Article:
In contrast, people who are depressed tend to feel tired all the time. They may either get too much sleep (sometimes sleeping up to 14 hours every night) or too little sleep despite trying. Insomnia is a common issue and serves as a risk factor for suicide amongst those who struggle with depression. They feel exhausted and agitated at the same time making It difficult to fall asleep. Other times they might get to sleep quickly but wake up repeatedly during the night (and early in the morning). At each awakening, the mind is filled with negative or anxious thoughts.

How to Treat ADHD and Depression

“I would not go after ADHD and primary depression at the same time,” says Lenard Adler, M.D., director of the adult ADHD program at the NYU Langone Medical Center in New York City. “Work first on the condition that causes the greater impairment. Problems raised by ADHD are real, but depression can be life-threatening.”

Antidepressants that aim to boost levels of the neurotransmitters serotonin and/or norepinephrine are the primary treatment for severe depression. Your doctor may also prescribe an antidepressant if mild to moderate depression persists, despite lifestyle changes and effective treatment for your ADHD.

Most antidepressants work well alongside ADHD stimulant meds, as well as with the nonstimulant Strattera (atomoxetine), though minor adjustments may need to be made. Wellbutrin (bupropion) is an antidepressant that can also be useful for ADHD.

Most of the time, depression improves substantially with the first antidepressant tried. If it doesn’t work, a second one probably will. About half of those who take antidepressants achieve complete relief of depressive symptoms.

Treatment for Secondary Depression with ADHD

Even if the depression is secondary to the ADHD, the depression can independently snowball into its own issue, even when ADHD symptoms are effectively managed. That said, minor medication or lifestyle adjustments may make a tremendous difference. What if depression persists despite adherence to an ADHD drug regimen? Doctors recognize that lifestyle changes are likely to help. Aerobic exercise “has a profound effect on the mood level of people with ADHD,” says William Dodson, M.D., a Denver-based psychiatrist. “If you can’t motivate yourself, exercise can normalize your mood.”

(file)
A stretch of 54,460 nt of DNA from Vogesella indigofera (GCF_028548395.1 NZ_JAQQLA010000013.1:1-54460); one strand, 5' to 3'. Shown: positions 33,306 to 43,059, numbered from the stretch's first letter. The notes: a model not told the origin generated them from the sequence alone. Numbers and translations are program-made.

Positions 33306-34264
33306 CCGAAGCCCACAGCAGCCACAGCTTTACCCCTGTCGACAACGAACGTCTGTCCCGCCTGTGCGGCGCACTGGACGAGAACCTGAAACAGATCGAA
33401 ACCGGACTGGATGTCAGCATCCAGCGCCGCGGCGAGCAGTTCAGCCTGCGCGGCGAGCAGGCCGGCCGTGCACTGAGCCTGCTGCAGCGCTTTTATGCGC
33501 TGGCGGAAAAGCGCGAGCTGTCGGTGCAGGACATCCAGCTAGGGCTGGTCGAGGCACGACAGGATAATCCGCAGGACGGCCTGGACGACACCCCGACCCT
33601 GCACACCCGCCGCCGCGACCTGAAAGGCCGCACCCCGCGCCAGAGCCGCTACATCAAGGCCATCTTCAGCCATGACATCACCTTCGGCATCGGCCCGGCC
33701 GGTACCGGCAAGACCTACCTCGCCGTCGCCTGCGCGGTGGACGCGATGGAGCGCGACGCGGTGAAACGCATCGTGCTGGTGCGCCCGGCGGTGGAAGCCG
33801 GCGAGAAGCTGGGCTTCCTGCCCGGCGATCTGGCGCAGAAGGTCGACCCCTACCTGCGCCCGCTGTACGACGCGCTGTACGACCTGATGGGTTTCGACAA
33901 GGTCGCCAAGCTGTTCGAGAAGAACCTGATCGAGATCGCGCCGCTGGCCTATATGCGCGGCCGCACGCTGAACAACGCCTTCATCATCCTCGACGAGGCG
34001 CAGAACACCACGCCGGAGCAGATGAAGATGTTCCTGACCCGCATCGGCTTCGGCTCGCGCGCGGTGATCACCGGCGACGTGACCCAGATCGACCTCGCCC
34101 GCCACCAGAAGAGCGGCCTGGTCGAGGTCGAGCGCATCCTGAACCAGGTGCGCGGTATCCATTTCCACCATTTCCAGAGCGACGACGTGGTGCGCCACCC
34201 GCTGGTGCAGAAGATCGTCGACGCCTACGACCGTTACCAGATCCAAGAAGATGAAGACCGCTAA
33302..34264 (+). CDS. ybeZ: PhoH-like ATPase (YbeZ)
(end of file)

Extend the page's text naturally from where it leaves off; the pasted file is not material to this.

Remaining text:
Many individuals with ADHD find that their mood darkens when they have nothing to do. “The ADHD nervous system feeds on interest and challenge,” says Dodson. To guard against idleness, he recommends setting up an “interest closet”: Whenever you come across something interesting – a good book, for instance, or a craft project – stash it in a closet. The next time you find yourself looking for something to do, there will be something waiting for you.

Meditation and Psychotherapy for Depression and ADHD

Meditation also has its place in treating depression. Sit quietly, with your eyes closed, and focus on your breathing. Each time you exhale, silently repeat a one-syllable word — “one” or “peace” or “om.” Do this for a minute or so, or try it for 10 to 20 seconds whenever you have trouble moving from one activity to another.

Along with, or instead of, meditation and medication, a form of psychotherapy known as cognitive behavioral therapy (CBT) has proven to be highly effective against depression. The first goal of CBT is to enable the patient to identify and reduce frequent, intense negative thoughts — “This is too hard to do,” for example.

The next step is to replace these self-destructive thoughts and beliefs with more realistic and constructive thoughts — “Yes, this is hard. How can I make it more manageable?” You’re acknowledging the difficulty, but not wallowing in it. You’re pointing yourself toward positive action.

The goal is to reduce the frequency and intensity of symptoms. Don’t expect to eliminate them. But you can manage symptoms that once got in the way of living a happy life.

[Anxiety? Depression? Or ADHD? It Could Be All Three]

Updated on October 4, 2019